If you have had a DVT or PE event, you know how scary it can be; however, it is manageable with treatment. That's why it's important to listen to your body like Joe did and know any symptoms that might indicate a blood clot. Remember, DVT/PE events are often unexpected, and your risk of having another increases over time. Talk to your doctor about treatment options and how to best help lower your risk.

In clinical trials, almost 98% of people taking XARELTO DID NOT HAVE ANOTHER DVT OR PE.*

*Patients were followed for an average length of treatment of 208 days.

YOUR DOCTOR IS ALWAYS YOUR BEST RESOURCE. He or she knows your situation best and can help you determine a treatment plan.

Find out more about how to help reduce your risk of another DVT or PE with XARELTO

Learn More
WHAT IS XARELTO (rivaroxaban)?

XARELTO is a prescription medicine used to:

  • treat blood clots in the veins of your legs (deep vein thrombosis or DVT) or lungs (pulmonary embolism or PE)
  • reduce the risk of blood clots from happening again in adults who continue to be at risk for DVT or PE after receiving treatment for blood clots for at least 6 months
IMPORTANT SAFETY INFORMATION

WHAT IS THE MOST IMPORTANT INFORMATION I SHOULD KNOW ABOUT XARELTO?

XARELTO may cause serious side effects, including:

  • Increased risk of blood clots if you stop taking XARELTO. People with atrial fibrillation (an irregular heart beat) that is not caused by a heart valve problem (nonvalvular) are at an increased risk of forming a blood clot in the heart, which can travel to the brain, causing a stroke, or to other parts of the body. XARELTO lowers your chance of having a stroke by helping to prevent clots from forming. If you stop taking XARELTO, you may have increased risk of forming a clot in your blood.
  • Do not stop taking XARELTO without talking to the doctor who prescribes it for you. Stopping XARELTO increases your risk of having a stroke. If you have to stop taking XARELTO, your doctor may prescribe another blood thinner medicine to prevent a blood clot from forming.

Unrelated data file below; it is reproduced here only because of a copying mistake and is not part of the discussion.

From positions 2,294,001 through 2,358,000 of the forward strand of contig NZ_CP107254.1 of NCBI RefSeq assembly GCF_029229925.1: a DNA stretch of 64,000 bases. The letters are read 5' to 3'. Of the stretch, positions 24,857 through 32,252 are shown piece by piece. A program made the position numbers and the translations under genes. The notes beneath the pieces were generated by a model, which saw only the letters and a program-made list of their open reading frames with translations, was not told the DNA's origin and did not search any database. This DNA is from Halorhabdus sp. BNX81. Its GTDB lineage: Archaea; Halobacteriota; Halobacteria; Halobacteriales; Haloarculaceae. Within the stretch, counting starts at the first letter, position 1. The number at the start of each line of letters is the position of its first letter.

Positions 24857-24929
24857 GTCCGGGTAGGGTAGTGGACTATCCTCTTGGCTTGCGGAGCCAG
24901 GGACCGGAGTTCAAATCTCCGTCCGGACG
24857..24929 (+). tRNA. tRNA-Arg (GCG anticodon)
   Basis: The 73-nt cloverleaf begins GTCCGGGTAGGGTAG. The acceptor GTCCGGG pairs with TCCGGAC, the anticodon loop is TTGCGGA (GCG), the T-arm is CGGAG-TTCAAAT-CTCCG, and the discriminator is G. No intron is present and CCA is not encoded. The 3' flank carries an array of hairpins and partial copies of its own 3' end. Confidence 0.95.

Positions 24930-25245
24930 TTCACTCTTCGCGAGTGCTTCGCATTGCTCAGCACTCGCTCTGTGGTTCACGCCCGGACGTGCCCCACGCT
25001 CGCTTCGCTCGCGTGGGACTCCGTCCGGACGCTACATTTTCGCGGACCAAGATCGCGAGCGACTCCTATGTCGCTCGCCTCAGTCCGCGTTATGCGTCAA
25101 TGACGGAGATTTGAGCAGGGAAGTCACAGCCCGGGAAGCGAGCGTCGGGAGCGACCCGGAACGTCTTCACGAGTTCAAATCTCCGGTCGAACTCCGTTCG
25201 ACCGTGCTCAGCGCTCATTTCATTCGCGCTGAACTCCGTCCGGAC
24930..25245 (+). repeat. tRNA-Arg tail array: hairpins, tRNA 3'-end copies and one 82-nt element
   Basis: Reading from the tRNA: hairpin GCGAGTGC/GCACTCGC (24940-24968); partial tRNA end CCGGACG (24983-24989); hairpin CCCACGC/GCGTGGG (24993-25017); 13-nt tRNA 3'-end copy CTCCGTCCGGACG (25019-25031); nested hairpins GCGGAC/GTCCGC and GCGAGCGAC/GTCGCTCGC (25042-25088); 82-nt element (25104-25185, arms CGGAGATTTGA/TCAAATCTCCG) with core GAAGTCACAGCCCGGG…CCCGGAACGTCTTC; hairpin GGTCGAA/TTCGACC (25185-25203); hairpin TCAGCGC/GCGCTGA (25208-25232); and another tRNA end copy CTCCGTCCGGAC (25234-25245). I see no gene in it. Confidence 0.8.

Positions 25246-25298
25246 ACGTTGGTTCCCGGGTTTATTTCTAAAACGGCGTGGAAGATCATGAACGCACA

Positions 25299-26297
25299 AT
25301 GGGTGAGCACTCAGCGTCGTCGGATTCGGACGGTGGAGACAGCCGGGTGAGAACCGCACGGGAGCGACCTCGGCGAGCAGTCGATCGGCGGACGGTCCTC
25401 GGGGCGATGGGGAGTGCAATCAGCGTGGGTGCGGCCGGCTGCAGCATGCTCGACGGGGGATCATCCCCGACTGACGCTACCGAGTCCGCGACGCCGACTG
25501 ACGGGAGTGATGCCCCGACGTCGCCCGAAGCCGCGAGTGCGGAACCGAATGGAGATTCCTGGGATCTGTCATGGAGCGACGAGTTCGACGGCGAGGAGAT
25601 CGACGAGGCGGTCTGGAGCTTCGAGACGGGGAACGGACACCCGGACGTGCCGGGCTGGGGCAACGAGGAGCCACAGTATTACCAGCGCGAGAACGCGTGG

• Increased risk of bleeding. XARELTO can cause bleeding which can be serious and may lead to death. This is because XARELTO is a blood thinner medicine (anticoagulant) that lowers blood clotting. During treatment with XARELTO you are likely to bruise more easily, and it may take longer for bleeding to stop. You may be at higher risk of bleeding if you take XARELTO and have certain other medical problems.

You may have a higher risk of bleeding if you take XARELTO and take other medicines that increase your risk of bleeding, including:

  • Aspirin or aspirin-containing products
  • Long-term (chronic) use of non-steroidal anti-inflammatory drugs (NSAIDs)
  • Warfarin sodium (Coumadin, Jantoven)
  • Any medicine that contains heparin
  • Clopidogrel (Plavix)
  • Selective serotonin reuptake inhibitors (SSRIs) or serotonin norepinephrine reuptake inhibitors (SNRIs)
  • Other medicines to prevent or treat blood clots

Tell your doctor if you take any of these medicines. Ask your doctor or pharmacist if you are not sure if your medicine is one listed above.